A couple of years ago, my friend, well-known gunsmith Milt Morrison, moved to my area, and I decided this old Colt and two others could definitely benefit from his talented touch. A look through my parts box revealed a 2nd Generation 7½” Colt Single Action .45 barrel, which was turned over to Milt along with the old 1878 to be re-barreled and re-blued. He first installed the barrel so I could check it for windage and elevation, and then it went back to him to be totally re-finished. It now looks good enough to be out among mixed company.
The second Old Colt was a 5½” New Service also chambered in .45 Colt and manufactured between the two World Wars. I found this one in Texas at a shoot about 15 years ago, lying on the table and looking almost pristine — until you turned it over! One side of the frame and the cylinder were pitted. Milt said it looked like what he had seen with sixguns soaked in Coke. The barrel and cylinder were both in excellent shape, as was the action. However, the pitting lowered the price substantially.
I purchased this Colt with the idea of turning it into a Fitz Special complete with a shortened barrel, rounded grip frame and cut-out trigger guard. I made one huge mistake. I shot it first. It shot so well I felt it would be a shame to change it. So, for several years I just shot it as it was. However, with the arrival of Milt, this looked like a perfect chance to have it re-blued. He could not get all of the pits out without taking off a lot of metal; however, he did get most of them out, and this is now an excellent looking (as well as shooting) sixgun. With the Oregon Trail 250-grain RNFP over 6.0 grains of Hodgdon’s Red Dot, it clocks out at 800 fps with five shots in 11/8″. That’s why I didn’t turn it into a Fitz Special.
The third of this Trio of Old Colts was also a New Service and quite a bit older than the .45 New Service. Before WWI, the New Service barrels were straight; however, when Colt produced the .45 ACP Model 1917, the government asked for a collar around the barrel where it threads into the frame. This not only locks the barrel up tight against the frame, it also looks much better.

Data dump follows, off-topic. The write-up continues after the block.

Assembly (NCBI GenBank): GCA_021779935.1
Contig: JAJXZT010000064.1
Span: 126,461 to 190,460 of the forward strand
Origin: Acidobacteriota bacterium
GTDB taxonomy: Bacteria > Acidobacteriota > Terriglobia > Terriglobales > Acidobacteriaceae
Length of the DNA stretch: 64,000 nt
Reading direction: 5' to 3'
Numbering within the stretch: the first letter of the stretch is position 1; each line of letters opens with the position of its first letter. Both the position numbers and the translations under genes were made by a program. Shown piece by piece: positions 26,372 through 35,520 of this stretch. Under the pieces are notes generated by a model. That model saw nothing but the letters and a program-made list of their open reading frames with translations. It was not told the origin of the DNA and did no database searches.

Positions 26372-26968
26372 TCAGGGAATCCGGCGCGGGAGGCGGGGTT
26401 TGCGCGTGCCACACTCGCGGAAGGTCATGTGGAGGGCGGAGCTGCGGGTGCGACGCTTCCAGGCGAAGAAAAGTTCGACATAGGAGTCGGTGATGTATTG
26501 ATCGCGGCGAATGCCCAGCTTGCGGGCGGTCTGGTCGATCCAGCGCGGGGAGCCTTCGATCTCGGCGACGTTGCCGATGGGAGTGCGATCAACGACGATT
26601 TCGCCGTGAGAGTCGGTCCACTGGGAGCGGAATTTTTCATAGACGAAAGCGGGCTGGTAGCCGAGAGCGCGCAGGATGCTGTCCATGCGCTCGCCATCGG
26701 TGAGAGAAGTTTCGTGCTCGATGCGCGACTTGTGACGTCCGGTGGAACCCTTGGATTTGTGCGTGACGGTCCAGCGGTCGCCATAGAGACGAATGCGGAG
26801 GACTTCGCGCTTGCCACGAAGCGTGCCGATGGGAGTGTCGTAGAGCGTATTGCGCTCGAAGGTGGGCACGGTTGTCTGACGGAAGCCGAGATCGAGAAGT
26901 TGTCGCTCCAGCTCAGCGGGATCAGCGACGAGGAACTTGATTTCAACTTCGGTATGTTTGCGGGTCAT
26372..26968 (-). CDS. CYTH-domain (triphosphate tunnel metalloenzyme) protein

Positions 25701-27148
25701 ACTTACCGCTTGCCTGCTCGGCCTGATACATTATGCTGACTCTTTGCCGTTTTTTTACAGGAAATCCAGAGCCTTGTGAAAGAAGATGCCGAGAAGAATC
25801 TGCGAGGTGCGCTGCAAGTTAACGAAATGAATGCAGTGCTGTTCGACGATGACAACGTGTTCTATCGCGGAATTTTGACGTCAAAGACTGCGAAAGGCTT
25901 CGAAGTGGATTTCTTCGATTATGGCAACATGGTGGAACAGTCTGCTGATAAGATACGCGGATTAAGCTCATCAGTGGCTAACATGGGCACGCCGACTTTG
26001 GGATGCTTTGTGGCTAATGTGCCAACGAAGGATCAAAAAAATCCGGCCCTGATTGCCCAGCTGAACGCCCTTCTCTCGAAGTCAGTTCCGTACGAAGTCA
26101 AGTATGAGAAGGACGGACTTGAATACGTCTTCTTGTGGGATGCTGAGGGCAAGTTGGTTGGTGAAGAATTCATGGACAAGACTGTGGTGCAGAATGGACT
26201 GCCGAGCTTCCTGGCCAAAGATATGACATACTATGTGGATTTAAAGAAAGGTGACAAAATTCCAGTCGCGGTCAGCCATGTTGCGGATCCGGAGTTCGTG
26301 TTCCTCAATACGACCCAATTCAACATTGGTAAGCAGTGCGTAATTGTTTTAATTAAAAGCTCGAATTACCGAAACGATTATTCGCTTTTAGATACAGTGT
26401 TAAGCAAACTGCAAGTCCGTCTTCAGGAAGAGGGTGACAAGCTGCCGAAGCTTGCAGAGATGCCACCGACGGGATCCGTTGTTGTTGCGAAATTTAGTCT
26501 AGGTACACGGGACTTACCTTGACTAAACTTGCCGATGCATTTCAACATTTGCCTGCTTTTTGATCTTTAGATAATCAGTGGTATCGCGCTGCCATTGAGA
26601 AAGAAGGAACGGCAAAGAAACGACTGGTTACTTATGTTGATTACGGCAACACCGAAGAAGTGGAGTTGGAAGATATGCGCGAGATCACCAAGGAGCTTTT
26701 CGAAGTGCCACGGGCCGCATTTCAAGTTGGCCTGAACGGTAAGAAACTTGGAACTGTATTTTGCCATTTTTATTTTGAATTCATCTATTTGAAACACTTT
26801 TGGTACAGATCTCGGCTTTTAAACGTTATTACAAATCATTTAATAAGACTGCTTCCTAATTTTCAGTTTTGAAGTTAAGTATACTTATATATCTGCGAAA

This older New Service had very little finish, let’s say none, and someone had hacksawed the barrel to 2″ and just left it alone — no re-crowning, no installation of a new sight. After this “custom” work, the .38-40 New Service had a price tag of only $200. Usually, this would not be worth buying; however, several years before, I had picked up a collared New Service .38-40 barrel at a gun show for $5, along with a Great Western .45 Colt barrel at the same price. I used the 7½” Great Western barrel on a Great Western movie gun with a shot-out cylinder and barrel, and using a Colt cylinder brought this old gun back to life.
The like-new 5½” .38-40 barrel was installed on the butchered New Service, and I now had a two-tone sixgun with a nicely blued barrel and the rest of the gun with little finish. One positive attribute was that the checkered Colt grips were in excellent shape. It lay in my safe for years, and I only shot it occasionally. Milt re-blued this .38-40, tuned up the action, and the result would make Duke Venturino, who also appreciates .38-40s, really like this sixgun. With Oregon Trail’s 180-grain RNFP cast bullet over 5.0 grains of Hodgdon’s Clays, it clocks out at just over 800 fps and places six bullets in one ragged hole at 20 yards. It was definitely worth purchasing and bringing back from the bone pile.
There is something about the old Classic Colts that just stirs my sixgunnin’ soul, spirit and heart. Yes, today’s guns, in many cases, are better than ever. However, Colt no longer offers a big-bore double-action sixgun, so I am very content with these. Either one of the New Service Colts could easily be used as an everyday Perfect Packin’ Pistol.